Sumbiling Eco Village, Brunei

Ulu Temburong National Park was cool but staying overnight at Sumbiling Eco Village made the trip special.  It is possible to daytrip to Ulu Temburong National Park from Bandar Seri Begawan but the Temburong region is very relaxing.

Staying at Sumbiling is like glorified camping without any of the work.  You sleep in not so modest tent cabins that in truth are nothing like tents and instead are awesome.  You are served three great (and healthy) meals per day.  There are several different little adventures like the Ulu Temburong trip, a rainforest trek and a night hike that you can sign up for.  The best part is that you can spend hours just relaxing by the river.

Directions to Sumbiling Eco Village

Sumbiling shouldn’t be confused with a resort though.  The accommodations are basic.  The showers are cold.  The temperatures are cooled by fans.  For some this is the perfect way to see a Borneo rainforest.  Others might need a little more comfort.

Sumbiling Eco Village shouldn’t be confused with an eco village.  Typically the word eco village means a self sustainable farming community that produces much of their own food and consumes very little resources such as electricity.  At Sumbiling it is a combination of eco tourism and a place to stay during that trip.  They have been doing several things to reduce the impact of their business.  They supply filtered water and encourage tourists to bring their own water bottle.  They attempt to buy locally grown food.  They use a lot of locally harvested bamboo for building structures (when possible).  In addition to that tourists aren’t supplied with AC or hot water for showers greatly lowering the natural gas and electrical consumption.  It’s not zero impact but they have done a lot to reduce the impact of their business in a beautiful place.

One of the many great meals.  Larger groups can order bamboo chicken (not pictured).  The chicken is cooked using a traditional Iban (native) method.  The chicken is put into a section of bamboo with herbs and they seal the top with tapioca leaves.  The bamboo tube is then put next to a fire and the chicken is cooked inside the pressurized tube.  Here is a blog with more information on the cooking method.

The van drops you off at the local Iban community and it is a 5 minute walk to the camp.

Here is the tent cabin.  There are only two of them so larger groups might need to sleep in a traditional tent.  There are also some basic rooms available.

They were building a tree house while I was there.

One of the villagers fishing

The Kaohsiung Skyline

The overwhelming reason that I chose my apartment was the view of Kaohsiung.  I am very happy with the rest of my apartment but I still love the view.  I have a completely unblocked 180 degree view with the Pingdong mountains to the east, the 85 building to the south and Monkey Mountain to the west.  During the summer the air pollution (it’s bad) blows away and there are spectacular views of the city.  The only bad thing is that I typically am teaching during the evening and miss the sunset.  Here are the views from various times during the summer.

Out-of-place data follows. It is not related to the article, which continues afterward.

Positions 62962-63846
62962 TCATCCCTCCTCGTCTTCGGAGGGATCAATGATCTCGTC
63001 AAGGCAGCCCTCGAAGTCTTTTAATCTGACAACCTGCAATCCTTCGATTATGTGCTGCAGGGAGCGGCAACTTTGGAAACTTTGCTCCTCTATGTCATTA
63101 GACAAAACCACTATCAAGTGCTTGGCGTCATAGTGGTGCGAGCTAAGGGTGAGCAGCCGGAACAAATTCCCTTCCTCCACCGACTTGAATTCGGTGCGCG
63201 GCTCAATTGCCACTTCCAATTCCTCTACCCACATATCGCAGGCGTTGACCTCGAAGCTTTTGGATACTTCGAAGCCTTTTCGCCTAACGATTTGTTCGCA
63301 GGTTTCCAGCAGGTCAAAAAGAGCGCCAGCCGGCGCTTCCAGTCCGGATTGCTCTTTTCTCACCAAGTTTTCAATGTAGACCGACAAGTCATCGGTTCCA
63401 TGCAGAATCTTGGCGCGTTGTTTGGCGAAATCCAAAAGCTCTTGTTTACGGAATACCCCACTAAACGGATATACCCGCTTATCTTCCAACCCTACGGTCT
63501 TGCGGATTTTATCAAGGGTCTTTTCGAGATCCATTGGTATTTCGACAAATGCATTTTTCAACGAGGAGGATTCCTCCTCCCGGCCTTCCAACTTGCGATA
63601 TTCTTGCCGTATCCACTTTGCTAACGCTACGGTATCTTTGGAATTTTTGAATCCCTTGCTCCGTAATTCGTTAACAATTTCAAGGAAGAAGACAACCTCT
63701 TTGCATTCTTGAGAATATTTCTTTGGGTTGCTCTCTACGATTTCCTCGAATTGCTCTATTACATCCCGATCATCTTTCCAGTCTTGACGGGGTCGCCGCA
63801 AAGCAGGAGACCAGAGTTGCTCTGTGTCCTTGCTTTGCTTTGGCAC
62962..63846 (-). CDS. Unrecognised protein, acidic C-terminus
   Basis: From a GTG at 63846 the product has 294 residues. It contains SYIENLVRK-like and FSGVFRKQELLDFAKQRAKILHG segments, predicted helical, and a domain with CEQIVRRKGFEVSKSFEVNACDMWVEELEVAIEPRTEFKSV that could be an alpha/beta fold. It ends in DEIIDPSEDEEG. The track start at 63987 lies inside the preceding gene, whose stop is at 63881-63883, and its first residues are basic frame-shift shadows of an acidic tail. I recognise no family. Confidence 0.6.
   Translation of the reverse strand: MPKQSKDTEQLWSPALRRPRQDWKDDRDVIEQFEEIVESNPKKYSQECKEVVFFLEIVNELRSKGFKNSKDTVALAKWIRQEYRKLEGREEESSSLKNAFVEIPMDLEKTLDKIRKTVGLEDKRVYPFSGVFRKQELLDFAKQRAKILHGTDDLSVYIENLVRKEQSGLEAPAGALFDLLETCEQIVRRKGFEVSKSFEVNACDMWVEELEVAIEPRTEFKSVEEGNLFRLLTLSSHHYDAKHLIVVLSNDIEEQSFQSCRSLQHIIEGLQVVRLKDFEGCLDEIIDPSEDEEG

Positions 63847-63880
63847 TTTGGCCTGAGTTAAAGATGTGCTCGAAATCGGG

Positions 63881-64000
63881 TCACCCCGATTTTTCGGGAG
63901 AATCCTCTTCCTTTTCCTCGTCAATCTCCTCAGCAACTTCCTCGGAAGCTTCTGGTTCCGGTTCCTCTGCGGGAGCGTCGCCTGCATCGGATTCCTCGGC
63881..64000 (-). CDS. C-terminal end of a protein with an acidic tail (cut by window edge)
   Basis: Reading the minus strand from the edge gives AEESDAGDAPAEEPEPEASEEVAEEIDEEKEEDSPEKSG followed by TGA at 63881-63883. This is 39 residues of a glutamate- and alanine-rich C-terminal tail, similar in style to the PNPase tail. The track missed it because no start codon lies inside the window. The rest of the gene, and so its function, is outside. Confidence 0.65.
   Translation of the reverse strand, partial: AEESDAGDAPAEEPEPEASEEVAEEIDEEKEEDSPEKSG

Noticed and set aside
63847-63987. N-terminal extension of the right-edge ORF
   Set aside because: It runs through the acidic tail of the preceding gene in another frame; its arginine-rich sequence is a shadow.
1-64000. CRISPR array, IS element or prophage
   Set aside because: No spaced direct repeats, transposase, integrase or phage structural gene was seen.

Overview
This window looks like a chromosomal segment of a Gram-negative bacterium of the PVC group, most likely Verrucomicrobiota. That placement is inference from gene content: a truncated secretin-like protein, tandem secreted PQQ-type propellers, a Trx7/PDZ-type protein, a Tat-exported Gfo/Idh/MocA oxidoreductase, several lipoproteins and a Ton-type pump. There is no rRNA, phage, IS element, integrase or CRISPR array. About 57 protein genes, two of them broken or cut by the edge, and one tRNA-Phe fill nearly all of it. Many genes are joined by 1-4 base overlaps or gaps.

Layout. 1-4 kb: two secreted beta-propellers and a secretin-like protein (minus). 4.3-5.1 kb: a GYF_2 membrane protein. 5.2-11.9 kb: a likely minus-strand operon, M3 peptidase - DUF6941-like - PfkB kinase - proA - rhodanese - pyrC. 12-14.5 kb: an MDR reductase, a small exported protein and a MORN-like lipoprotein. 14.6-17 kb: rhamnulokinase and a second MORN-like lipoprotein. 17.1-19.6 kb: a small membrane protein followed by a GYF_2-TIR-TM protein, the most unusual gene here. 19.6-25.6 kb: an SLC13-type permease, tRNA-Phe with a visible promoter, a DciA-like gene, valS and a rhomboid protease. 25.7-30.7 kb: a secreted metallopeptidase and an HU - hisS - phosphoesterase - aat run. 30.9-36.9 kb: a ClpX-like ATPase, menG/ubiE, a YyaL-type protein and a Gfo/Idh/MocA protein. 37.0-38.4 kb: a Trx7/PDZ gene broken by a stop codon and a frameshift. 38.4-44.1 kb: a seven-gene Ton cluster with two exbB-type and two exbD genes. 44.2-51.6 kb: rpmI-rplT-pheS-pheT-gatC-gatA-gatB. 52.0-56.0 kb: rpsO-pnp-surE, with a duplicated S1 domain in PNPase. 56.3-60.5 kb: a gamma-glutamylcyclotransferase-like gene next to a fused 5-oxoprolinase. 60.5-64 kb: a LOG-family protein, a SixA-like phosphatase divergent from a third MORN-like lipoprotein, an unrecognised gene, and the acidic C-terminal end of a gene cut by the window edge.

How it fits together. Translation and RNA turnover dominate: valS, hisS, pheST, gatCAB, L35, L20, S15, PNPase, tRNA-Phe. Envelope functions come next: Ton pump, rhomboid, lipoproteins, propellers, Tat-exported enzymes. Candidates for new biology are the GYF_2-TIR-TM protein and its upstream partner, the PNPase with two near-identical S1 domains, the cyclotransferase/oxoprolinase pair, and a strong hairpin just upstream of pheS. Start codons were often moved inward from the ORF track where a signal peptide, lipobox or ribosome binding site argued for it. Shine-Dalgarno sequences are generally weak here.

Sunrise to the east

The eastern view in the late afternoon

The blue hour

A common view to the south

Another common view to the south.

Kaohsiung gets 2 meters of rain each year.  Almost all of the rain falls between May-September.  The remainder of the year is a drought.

I think this is the only rainbow that I remember during my 5 years in Taiwan


Sadly summer is ending and the air pollution will return stealing the sunsets.

Photo of the week #45 – The Dragon Sunset

There are many reasons why Kaohsiung is a great place to live.  One of the biggest drawbacks to living here is the winter air pollution.  Starting as early as September every year a smoggy overcast fills the sky until the following May.  Everyone agrees that Taiwan has drastically reduced their pollution levels in the last two decades but considerably more improvement is needed.

Saturday was one of those rare winter days when all of the pollution blows away and we are left beautiful blue skies filled with puffy white clouds.  To take advantage of this I bicycled to the Secret Beach at Jhongshan University once again.  Initially my attempt to access the beach was thwarted by a new 4 meter fence with razor wire on top but the other entrance is still accessible making the Secret Beach a little more secret again.

The Dragon Sunset

Nick Kembel has started a new facebook group to share blogs about Taiwan and the group hosted a blog of the year contest.  About a dozen bloggers entered including myself with topics varying from raising your foreign child in Taiwan, setting up a photoshoot, dating in Taiwan and of course several travel blogs.  My Nenggao blog was voted one of the best by the group and I received an autographed copy of Nick Kembel’s ‘Taiwan – in the eyes of foreigner’ book adding to my small collection of expat books.  Of course I flipped through a couple of chapters while waiting for the Dragon Sunset at the Secret Beach.

Everyone has probably noticed that I haven’t been blogging much this year.  Instead of traveling I have been rewriting the curriculum for 15 classes of students.  I think it’s finally starting to wind down but there are still an endless number of little projects to do.  This is a photo with 3 classes of our younger students from our Christmas party.  Shortly after this photo was taken I learned that we need to keep a very close eye on the boy in the striped shirt.